The magic will happen but only if you start. Remember, the first draft is about giving yourself material to work with. You can’t mold your creation if you don’t have clay. Those first words to fill up your page are warm-up words. Don’t criticize them, celebrate them, coax them out. Those first words are the first logs in a fire pit. They will catch fire, but you have to add more, you have to keep going. Write first, edit later! (Note: Writing “Blah, blah, blah” is acceptable, but only for the first minute, or so, give or take, depending on the day, and the temperature in the room, and whether or not you had breakfast. Also, stop biting your nails. No need to be a savage.)

Step 5:
There is no step 5! Stop trying to skip steps and go back to Step 4!

(Also, stop putting so much pressure on yourself; you’re not writing the next Game of Thrones episode. But man, wouldn’t that be fun?) (Note: Do NOT write the next Game of Thrones episode, unless you are still on Step 2, in which case… carry on, then, and send me a copy.)

~ Mad Girl Writing

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Letters from Oahu, Hawaii |Part I

February 28, 2017

The Ocean and Ourselves

As I write this I’m sitting on the sharp rocky edges of an island, a six-hour plane-ride away from the closest continent. It’s the furthest away I’ve ever been from mainland, but I feel free, not isolated. Or perhaps it’s because I have only been here a few days. (Oh, the magic of novelty.)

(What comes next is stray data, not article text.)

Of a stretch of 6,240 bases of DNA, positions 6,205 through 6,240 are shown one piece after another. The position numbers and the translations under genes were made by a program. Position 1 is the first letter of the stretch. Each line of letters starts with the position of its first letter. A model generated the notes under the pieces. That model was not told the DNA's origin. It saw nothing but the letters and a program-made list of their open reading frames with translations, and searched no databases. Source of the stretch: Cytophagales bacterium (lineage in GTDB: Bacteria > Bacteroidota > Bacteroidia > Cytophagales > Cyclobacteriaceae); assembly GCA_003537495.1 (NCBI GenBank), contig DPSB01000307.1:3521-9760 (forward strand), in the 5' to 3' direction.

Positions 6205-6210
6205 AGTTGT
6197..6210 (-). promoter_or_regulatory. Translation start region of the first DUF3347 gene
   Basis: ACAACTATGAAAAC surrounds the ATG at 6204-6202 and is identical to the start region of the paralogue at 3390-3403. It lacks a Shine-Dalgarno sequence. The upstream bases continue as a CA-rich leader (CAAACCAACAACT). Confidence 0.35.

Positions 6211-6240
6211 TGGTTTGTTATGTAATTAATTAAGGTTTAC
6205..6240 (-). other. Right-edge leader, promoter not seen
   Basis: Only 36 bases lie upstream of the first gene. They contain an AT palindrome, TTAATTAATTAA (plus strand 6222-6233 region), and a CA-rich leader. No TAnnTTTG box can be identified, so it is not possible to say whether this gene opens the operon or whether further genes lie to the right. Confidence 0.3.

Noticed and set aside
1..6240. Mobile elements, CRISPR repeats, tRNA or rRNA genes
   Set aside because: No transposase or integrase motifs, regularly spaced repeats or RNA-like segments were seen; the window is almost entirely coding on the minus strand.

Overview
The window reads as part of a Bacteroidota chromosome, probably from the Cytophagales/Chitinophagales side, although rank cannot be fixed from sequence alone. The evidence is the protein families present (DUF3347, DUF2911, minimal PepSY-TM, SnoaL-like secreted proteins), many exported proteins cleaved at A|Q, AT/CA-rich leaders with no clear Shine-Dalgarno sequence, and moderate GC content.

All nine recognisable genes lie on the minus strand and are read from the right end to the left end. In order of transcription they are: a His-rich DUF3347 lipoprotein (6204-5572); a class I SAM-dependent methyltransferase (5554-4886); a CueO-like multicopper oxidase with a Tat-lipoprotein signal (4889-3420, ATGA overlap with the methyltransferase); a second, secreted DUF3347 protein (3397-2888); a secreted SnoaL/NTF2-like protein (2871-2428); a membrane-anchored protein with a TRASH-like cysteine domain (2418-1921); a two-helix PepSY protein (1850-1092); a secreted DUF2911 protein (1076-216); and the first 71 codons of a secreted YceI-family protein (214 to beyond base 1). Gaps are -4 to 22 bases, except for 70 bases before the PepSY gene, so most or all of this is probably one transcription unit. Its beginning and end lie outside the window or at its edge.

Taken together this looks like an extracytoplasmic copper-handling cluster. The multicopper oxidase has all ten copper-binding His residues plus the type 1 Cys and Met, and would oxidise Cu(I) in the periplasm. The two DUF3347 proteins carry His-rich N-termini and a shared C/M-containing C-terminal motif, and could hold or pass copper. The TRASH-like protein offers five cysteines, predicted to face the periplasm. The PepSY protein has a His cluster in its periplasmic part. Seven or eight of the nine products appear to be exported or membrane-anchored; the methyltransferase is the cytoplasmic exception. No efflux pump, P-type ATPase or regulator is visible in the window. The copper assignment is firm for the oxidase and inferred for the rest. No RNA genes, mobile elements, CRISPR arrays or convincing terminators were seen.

The ocean is royalty here. The waves move in and out, methodical and hypnotic, an expression of peace and power. The ceaseless whooshing a lullaby, an orchestra, a narrative that tells the story of existence, if only we could comprehend its language. We try; we listen. It fills our senses—I am like a sea shell. Clouds kiss the horizon, reflections on the water.

The water—so much water. We were whale watching earlier, from the shore. From where we stand their tails are tiny. If we’re lucky, we see the subtle movements in the waves, the way the puffs of water spray upwards from their breaths, a reminder that we’re not so unlike them. Water and air is life for us both.

The ocean is a reminder of the breath in your heart. As the civilizations of modern man churn on, the ocean rolls on; it just is. A treasure of a billion secrets, so trust-worthy. Nothing humbles me like the ocean. Perhaps we are each one of us a teardrop of the ocean. Our veins are mini-streams and currents—trapped. And so we yearn for greatness, for the grandiose body of which we were once a part; we are constantly drawn to that which we can never hold in the small palms of our hands. The great tragedy of our yearning.

I will miss this sound. I know I will come back to it in daydreams. The breathing of the waves, like a thousand distant showers, endless exhales; they vibrate in my soul, clear out all the useless noise, wipe clean my mind’s pathways.

I think we are drawn to the ocean because we are made of water. How simple a conclusion! Seventy percent of our body is water and 100 percent of our life is dependent on water. And so we see the ocean as an extension of ourselves. Of the power we hope to someday achieve. (We have yet to conquer the ocean, and ourselves.)

When we see the ocean we recognize something in ourselves in all of creation—an alignment suddenly clicks. The answers we seek lie somewhere in the depths, we can feel them. (Are they destined to remain unknown?)

Somehow knowing they are merely there brings us peace, even if we cannot touch them, and so we watch, we listen, from the safety of the shore, from the semi-safety of our boats. We bob on the surface of life’s great mysteries and inhale the grains of salt and wind; oh majestic fear of the unknown; we wrestle with wanting to jump in, and not wanting to disturb the beast.